Knowing Your Numbers is an important part of keeping you healthy. It is the first step to a healthier lifestyle. It can help you and your doctor know your risks and begin a path toward a healthier you.
These numbers are your Blood Sugar, Blood Pressure, Blood Cholesterol, and Body Mass Index (BMI). These numbers provide a key snapshot of your personal health and risk potential serious and chronic health conditions, including heart disease, diabetes, stroke, obesity and more.
This is the amount of sugar in your blood. Before eating, your number should be less than 100. And two hours after eating, it should be less than 140.
This is the force of blood against your arteries when your heart beats (top numbers) and resets (bottom number). Your number should be less than 120/80.
Cholesterol is a waxy substance produced by the liver. Too much can make it harder for blood to circulate. Your total score should be less than 200. For more information on blood cholesterol, visit the CDC Knowing Your Risk for High Cholesterol webpage.
Body Mass Index (BMI)
Your ideal BMI or body weight depends on your gender, age, height, and frame. According to the Centers for Disease Control and Prevention (CDC):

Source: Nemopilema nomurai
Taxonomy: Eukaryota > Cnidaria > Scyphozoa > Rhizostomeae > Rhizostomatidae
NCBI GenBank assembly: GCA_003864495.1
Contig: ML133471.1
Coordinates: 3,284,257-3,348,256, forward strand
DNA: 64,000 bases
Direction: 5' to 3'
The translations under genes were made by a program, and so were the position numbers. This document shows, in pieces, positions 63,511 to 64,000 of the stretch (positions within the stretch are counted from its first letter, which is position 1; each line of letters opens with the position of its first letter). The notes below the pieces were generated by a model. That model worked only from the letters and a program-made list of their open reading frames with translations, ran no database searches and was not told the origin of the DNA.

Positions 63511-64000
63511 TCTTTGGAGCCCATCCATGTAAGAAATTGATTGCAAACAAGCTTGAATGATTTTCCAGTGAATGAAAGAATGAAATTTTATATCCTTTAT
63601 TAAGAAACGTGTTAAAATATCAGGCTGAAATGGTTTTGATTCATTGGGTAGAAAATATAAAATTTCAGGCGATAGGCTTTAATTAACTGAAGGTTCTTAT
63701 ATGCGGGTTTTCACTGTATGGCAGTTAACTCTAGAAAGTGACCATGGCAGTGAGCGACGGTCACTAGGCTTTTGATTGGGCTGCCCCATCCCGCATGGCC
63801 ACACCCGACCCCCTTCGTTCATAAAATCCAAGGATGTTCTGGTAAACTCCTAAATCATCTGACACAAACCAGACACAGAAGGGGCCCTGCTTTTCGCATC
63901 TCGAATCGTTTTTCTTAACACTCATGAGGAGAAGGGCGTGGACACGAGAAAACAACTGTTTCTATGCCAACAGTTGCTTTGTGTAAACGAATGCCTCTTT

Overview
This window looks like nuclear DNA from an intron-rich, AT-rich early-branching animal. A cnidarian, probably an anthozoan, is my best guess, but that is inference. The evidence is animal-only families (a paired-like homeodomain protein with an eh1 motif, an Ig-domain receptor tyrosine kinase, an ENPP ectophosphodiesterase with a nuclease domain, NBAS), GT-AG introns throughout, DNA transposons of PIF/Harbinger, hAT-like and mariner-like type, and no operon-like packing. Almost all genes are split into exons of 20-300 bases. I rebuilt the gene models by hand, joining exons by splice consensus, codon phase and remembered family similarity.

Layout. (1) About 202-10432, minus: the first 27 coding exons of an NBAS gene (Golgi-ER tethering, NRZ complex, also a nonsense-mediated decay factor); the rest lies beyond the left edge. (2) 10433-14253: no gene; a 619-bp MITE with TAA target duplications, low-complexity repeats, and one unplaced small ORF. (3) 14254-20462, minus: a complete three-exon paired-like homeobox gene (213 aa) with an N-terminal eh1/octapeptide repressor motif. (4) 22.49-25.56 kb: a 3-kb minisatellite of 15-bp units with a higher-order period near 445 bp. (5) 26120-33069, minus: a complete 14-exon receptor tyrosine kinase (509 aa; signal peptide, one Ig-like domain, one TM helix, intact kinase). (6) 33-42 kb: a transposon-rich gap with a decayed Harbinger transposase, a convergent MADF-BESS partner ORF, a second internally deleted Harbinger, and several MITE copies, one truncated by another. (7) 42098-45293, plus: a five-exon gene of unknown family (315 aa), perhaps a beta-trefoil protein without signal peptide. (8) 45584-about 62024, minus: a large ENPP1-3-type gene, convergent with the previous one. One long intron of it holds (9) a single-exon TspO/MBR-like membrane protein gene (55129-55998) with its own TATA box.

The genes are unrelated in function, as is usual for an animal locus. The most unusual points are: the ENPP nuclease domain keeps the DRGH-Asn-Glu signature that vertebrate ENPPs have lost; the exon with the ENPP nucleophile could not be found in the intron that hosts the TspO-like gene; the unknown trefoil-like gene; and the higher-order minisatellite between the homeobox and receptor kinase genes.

If your BMI is less than 18.5, it falls within the underweight range.
If your BMI is 18.5 to 24.9, it falls within the normal range.
If your BMI is 25.0 to 29.9, it falls within the overweight range.
If your BMI is 30.0 or higher, it falls within the obese range.
Obesity is frequently subdivided into categories:
Class 1: BMI of 30 to 34.9
Class 2: BMI of 35 to 39.9
Class 3: BMI of 40 or higher. Class 3 obesity is sometimes categorized as “extreme” or “severe” obesity.
If your numbers are not at the normal level, work with your doctor to develop a plan to reach these goals. For more information on BMI, visit the CDC Healthy Weight webpage.